Woodpeckers is too gentle, prosaic and even misleading a title for a high-octane, bruising movie about an impossible love story that takes place across the 200 yards of empty space which divide two Santo Domingo prisons. Raw, intriguing and energetic despite its flaws, the film fades in dramatic power over its final stretch and doesn’t always do justice to the the potential richness of its subject, but until then, it makes for an authentic, distinctive and watchable blend of the tough and the tender. A documentary/fiction hybrid that’s more effective as the former than the latter, Woodpeckers deserves to follow up its appearance in Sundance’s World Dramatic competition section by serving time at festivals with a social conscience.
Petty criminal thief Julian (minimally monikered Haitian actor-director Jean Jean) is apprehended for motorcycle theft and thrown into the overcrowded Najayo men’s prison, as warm and welcoming an establishment as those word make it sound. (Though born in Santo Domingo, Julian has Haitian blood, making him the victim of local racism — though the film doesn’t go too deeply into this.) After having his signature ponytail humiliatingly shorn off, he finds his feet through the jail’s system of bribes and rewards, sleeping on a mattress which is the jail’s equivalent of a room at the Ritz, stealing a cellphone, and entering into an uneasy relationship with violent hustler Manaury (Ramon Emilio Candelario), whose sleeping space he takes over.
The film’s central conceit is that the prisoners stand at the barred windows, flirting and sometimes conducting full-blown relationships with the inhabitants of the Najayo women’s prison across the way. To do so, they use an elaborate sign language, known as woodpecking, especially developed for the purpose. (All this, incredibly, is real life.) While Manaury is in solitary, Julian woodpecks for him with Manaury’s girlfriend Yanelly (Judith Rodriguez), the film’s only likeable character, who inevitably Julian also ends up liking, especially after Yanelly signals to him the phrase, “You set me on fire.” “If you spend enough time doing this, you’ll learn to sense my touch and embrace,” Yanelly goes on to signal to Julian, in a rare concession to the poetic.
It is indeed a poetic and exciting notion — two emotionally deprived, marginalized people, furiously and desperately signaling their love across empty space, to someone they’ve never actually met. But as it advances — with Julian finding excuses to get work as near to Yanelly as possible, and Yanelly finding cunning ways of smuggling her panties back to him — there’s little poetry or depth. That said, there’s excitement aplenty, of both the suspenseful and erotic variety, to keep things moving, while the on-the-edge tensions of prison life are brilliantly and vividly captured by D.P. Hernan Herrera as the drama unspools below the unforgiving Santo Domingo sun. (Conditions during the shoot were apparently tough, to say the least.) Dramatically, the big question is: Will Julian and Yanelly actually manage to get it on without either of them being beaten to death by the borderline psychopath Manaury?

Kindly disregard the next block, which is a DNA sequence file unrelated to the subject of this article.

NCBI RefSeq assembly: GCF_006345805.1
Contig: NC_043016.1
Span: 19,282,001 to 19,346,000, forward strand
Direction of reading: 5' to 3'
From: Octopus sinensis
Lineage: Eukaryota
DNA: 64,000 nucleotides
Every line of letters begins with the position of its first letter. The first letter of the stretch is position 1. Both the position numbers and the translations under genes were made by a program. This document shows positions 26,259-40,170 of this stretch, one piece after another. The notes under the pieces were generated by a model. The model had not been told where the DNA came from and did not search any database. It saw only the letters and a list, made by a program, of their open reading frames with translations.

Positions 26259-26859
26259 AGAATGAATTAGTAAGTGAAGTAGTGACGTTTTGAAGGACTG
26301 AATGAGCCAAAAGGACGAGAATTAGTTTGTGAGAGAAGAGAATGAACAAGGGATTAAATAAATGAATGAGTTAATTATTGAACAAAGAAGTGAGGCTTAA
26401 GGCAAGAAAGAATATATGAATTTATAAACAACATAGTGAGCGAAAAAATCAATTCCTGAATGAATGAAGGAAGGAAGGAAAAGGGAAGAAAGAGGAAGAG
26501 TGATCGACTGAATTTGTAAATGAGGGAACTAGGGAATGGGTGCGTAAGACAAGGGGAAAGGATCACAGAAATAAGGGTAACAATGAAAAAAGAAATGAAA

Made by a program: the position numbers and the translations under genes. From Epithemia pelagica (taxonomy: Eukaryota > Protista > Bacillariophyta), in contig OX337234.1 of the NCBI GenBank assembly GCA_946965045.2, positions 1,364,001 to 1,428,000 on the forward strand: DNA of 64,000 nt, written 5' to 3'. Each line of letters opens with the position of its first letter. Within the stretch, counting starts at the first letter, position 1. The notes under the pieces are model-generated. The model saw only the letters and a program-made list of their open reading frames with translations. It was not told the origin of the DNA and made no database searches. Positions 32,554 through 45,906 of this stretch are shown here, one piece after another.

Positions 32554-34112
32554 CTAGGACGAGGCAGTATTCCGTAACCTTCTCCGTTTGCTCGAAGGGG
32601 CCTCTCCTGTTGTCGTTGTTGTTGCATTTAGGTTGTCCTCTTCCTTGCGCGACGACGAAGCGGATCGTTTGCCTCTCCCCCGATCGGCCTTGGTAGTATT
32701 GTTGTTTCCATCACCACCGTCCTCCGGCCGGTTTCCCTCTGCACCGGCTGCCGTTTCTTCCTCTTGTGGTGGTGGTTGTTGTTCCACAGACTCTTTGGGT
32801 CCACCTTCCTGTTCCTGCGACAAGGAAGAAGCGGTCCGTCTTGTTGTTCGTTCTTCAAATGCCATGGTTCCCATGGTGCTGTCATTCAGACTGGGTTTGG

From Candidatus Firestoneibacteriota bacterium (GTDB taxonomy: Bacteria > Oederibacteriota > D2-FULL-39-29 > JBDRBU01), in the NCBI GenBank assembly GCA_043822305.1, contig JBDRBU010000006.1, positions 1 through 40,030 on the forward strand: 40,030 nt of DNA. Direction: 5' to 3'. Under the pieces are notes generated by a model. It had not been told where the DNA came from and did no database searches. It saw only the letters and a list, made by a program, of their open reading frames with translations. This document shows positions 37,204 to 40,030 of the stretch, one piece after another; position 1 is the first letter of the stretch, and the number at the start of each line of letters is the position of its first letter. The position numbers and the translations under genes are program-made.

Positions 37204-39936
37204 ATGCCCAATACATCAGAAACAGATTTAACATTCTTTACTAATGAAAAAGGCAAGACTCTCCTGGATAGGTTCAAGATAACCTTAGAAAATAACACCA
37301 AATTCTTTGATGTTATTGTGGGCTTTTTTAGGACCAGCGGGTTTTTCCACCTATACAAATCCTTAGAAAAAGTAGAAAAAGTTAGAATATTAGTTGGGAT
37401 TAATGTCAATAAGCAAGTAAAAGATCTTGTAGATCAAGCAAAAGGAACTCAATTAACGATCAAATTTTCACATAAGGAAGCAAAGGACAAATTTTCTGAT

It is to Woodpeckers’ advantage that Cabral has grounded the project in the documentary aesthetic: This is a real insider view, and over the final scenes, things border on the spectacular. The film was shot on location, at the prison of the same name, using the prisoners as extras, and they speak their own argot, probably making subtitles necessary even for Spanish speakers. There’s a striking, gutsy credibility about it all, which makes up for its dramatic flaws, such as the sequence in which Julian and Yanelly signal at each other in public while a guard benignly and implausibly looks on. Editing, too, is not always too fluid, particularly when shuttling between prisons. There’s the lingering suspicion that Woodpeckers would have worked just fine as straight-up documentary, rather than the fiction/docu hybrid we have.
Jean’s laconic if purposeful manner as Julian makes him a charismatic oasis of cool in a world which is basically violent, frenzied, shouty and sweary: There’s little depth of characterization, when everyone’s simply seeking to gratify their urge for money, sex, drugs or or all three, as an escape from the tedium and the horror. Yanelly has a vibrant, tough and winsome presence, especially through the film’s later stages, when the hard-won authenticity starts to stray into soap and cheese territory — but between them the two leads do manage to make us care, if not about Julian, then at least about their relationship.
Freddy Arturo Ginebra’s score is guitar-based for the more lyrical sequences, but more often thudding percussion. Camerawork is urgently hand-held throughout, in line with the project’s prioritizing of pace over nuance.
Production company: Nabis Filmgroup
Cast:Jean Jean, Ramon Emilio Candelario, Judith Rodriguez, Fernando Rodriguez de Jesus Maya, Jose Cruz
Director-screenwriter-editor: Jose Maria Cabral
Producer: Maria Jose Ripoll
Executive producer: Jose Maria Cabral
Director of photography: Hernan Herrera
Production designer: Eumir Sanchez
Costume designer: Dolores Catedral
Composer: Freddy Arturo Ginebra
Venue: Sundance Film Festival (World Cinema Dramatic Competition)
Sales: Film Factory Entertainment
No rating, 104 minutes